Some examples of physical violence in an intimate partner relationship that are concerning are throwing things, punching a wall beside their partner or kicking an object across the room.

When the abuser thinks they are losing power or control, physical violence often increases.

"No matter the reason, leaving any relationship can be difficult; doing so in an abusive situation can feel impossible without the right access to support," the National Domestic Violence Hotline said on its website.


The women's shelter director said people should speak up more often when they hear an off-colour comment or "joke" minimizing violent or disrespectful behaviour toward a significant other.

"We don't call people on it," Elliot said.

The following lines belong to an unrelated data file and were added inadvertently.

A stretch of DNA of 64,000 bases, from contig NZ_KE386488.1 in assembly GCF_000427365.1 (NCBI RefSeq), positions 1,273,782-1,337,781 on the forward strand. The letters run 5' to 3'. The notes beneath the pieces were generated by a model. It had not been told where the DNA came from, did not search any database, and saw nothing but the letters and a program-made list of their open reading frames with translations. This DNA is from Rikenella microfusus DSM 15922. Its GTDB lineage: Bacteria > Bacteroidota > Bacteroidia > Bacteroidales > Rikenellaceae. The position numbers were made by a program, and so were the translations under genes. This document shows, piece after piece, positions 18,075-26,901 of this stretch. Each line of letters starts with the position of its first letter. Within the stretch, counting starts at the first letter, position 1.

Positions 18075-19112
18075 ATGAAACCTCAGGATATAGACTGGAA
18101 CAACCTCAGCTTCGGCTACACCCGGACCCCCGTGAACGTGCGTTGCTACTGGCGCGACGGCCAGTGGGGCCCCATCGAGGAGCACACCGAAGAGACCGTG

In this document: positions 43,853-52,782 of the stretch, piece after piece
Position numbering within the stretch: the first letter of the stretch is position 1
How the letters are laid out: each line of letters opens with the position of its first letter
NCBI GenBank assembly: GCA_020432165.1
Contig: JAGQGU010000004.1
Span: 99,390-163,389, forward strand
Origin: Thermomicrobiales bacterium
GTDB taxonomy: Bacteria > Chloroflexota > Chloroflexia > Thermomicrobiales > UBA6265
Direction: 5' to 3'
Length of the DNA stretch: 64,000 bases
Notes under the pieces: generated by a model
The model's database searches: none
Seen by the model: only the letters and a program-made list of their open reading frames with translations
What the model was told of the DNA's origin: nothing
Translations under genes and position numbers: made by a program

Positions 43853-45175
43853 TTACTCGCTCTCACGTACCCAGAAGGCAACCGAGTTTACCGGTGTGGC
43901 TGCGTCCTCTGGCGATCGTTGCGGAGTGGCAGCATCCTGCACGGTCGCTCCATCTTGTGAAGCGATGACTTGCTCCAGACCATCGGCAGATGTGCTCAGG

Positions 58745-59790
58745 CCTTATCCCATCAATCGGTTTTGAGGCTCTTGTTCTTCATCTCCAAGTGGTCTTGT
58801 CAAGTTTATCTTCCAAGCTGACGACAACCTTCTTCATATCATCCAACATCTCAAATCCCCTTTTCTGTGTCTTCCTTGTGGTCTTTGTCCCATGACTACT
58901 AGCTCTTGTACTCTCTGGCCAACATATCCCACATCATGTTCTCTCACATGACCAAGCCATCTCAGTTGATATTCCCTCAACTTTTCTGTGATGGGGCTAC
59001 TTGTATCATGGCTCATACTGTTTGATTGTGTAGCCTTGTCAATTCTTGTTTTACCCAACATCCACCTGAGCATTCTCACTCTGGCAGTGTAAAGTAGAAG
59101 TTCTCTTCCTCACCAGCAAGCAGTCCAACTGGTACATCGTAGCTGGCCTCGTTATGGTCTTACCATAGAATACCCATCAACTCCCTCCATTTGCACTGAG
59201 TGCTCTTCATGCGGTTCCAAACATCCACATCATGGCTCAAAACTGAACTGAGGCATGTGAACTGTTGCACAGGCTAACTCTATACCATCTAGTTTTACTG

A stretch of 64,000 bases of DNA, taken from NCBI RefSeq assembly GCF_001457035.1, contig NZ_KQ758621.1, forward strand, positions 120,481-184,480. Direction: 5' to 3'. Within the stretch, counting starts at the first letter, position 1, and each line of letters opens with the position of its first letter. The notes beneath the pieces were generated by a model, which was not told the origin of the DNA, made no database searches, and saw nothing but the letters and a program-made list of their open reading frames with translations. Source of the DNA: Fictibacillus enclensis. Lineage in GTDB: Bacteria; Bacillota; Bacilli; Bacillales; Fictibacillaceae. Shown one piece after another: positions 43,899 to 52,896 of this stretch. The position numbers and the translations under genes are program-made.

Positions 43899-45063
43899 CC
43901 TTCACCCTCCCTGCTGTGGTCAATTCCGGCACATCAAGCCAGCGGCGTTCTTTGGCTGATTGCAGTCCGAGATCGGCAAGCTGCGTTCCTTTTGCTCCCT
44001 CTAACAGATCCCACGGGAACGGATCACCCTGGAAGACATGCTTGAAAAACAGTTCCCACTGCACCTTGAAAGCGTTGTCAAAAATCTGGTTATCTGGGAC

Holding each other accountable is important to changing the attitude toward intimate partner violence.

Instead of thinking, "I'm sure that he was just kidding or he didn't mean to," she said people can address the situation by saying things like, "I'm really not comfortable with that, I don't use those words, I don't talk to my partner like that, I can't condone that."

"I always said that a joke is something that both people find funny", Elliot said.

"If someone's not laughing, it's not a joke. And the way we treat people is not a joke. We want our kids having role models of people treating each other with respect and knowing what that means."  


Confidential and free support is available for people experiencing violence. In an emergency, call 911. Top Stories